Lindenstrauss and Olmert / He's right, but must also be smart
Last July the home front was abandoned, and now it has been abandoned once again. In the sparring match between the prime minister and the state comptroller, who still remembers the hundreds and thousands of betrayed citizens? There are so many sparks flying between these sparring partners that the fire, which only eight months ago took hold of half the country, cannot be seen any longer.
Ehud Olmert is saying: Micha Lindenstrauss wants my head and he is going head-to-head with me about it. Olmert actually has no choice, he has to flee to the last bastion of failure: The criticism is not relevant, it is personal.
Little birdies with singed wings are saying the report is exceptionally harsh. It is not the report that is harsh, the reality is harsh. There will be nothing we haven't seen in the report. We were there for the whole war, 34 straight and frazzled days, and from the heights of Moshav Margaliot, we saw it all.
On a daily basis, we reported that the government neither saw nor was seen. Instead of the army protecting the civilians, we reported that the civilians had to protect the army. In Jerusalem they never ceased proclaiming, "Be strong and we will all be strong," as if the home front could be stronger than its weakest link. And they did not raise a finger to help it.
The government went to a war it never decided to wage, a war it never declared. Thus the economy-on-war-footing did not kick in, with only the shelters teeming with life. The old, the sick, the disabled and the poor, who were forgotten in neglected shelters, are not holding their breath waiting for the comptroller's report; they were the ones who wrote it and the trauma has still not dissipated.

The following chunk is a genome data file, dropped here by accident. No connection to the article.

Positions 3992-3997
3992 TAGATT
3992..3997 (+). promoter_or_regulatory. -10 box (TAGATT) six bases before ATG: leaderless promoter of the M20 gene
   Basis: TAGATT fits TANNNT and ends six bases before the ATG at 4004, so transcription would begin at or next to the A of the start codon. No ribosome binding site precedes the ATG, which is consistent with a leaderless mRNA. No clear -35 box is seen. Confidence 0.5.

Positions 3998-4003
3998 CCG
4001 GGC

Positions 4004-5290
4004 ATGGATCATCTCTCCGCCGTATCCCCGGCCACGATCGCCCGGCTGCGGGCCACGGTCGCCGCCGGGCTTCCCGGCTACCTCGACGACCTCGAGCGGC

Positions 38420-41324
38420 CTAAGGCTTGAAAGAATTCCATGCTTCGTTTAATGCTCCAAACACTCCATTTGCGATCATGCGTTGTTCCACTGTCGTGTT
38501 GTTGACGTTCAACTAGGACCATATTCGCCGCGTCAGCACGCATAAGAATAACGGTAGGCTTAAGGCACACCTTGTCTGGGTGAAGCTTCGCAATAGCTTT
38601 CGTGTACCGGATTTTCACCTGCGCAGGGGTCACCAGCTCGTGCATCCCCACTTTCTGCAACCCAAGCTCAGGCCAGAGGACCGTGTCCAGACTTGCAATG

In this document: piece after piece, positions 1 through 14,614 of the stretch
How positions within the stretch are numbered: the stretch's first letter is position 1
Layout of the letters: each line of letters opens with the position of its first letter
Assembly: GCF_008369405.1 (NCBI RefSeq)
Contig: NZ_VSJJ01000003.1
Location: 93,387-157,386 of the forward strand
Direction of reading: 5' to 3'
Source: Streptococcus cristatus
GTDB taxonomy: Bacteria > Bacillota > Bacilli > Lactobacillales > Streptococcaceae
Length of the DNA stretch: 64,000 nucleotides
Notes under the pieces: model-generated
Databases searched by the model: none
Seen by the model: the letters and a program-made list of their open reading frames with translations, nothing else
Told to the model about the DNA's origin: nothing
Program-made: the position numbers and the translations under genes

The prime minister complains that he did not have enough time to prepare his answers. If he had good answers, they would have been formulated already. Not only are there no good answers, there are no answers at all. The reality is the answer and in its face, words are poor.
The prime minister complains that the comptroller is plotting to get a jump on the Winograd Committee to grab a headline. That may be true, but it can also be the other way around: Perhaps it is actually Olmert who is plotting to put things off. If the Winograd Committee's conclusions are harsh, he will in any case be lost and Lindenstrauss will no longer be relevant; if the Winograd Committee goes easy on him, then too, Lindenstrauss will become irrelevant.
Olmert has vowed to bring down the institution of the State Comptroller, just as, with his new justice minister, he vowed to do regarding the High Court of Justice. The comptroller, after all, is also investigating Olmert's misdeeds at Bank Leumi, the Small Business Authority, the Investment Center and Cremieux Street.
I have one piece of advice for the comptroller: Although you are right, you would be smart to postpone publication of the interim report for a month. That month would make a difference in correcting the failures. To this day, eight months after, even compensation for the damages has not been fully paid.
It is not enough to be right, one should also be smart, in order to focus on what matters - the war and not the sparring. Give Olmert four more weeks to respond. You'll realize you and I have nothing to lose, and nothing to gain either.
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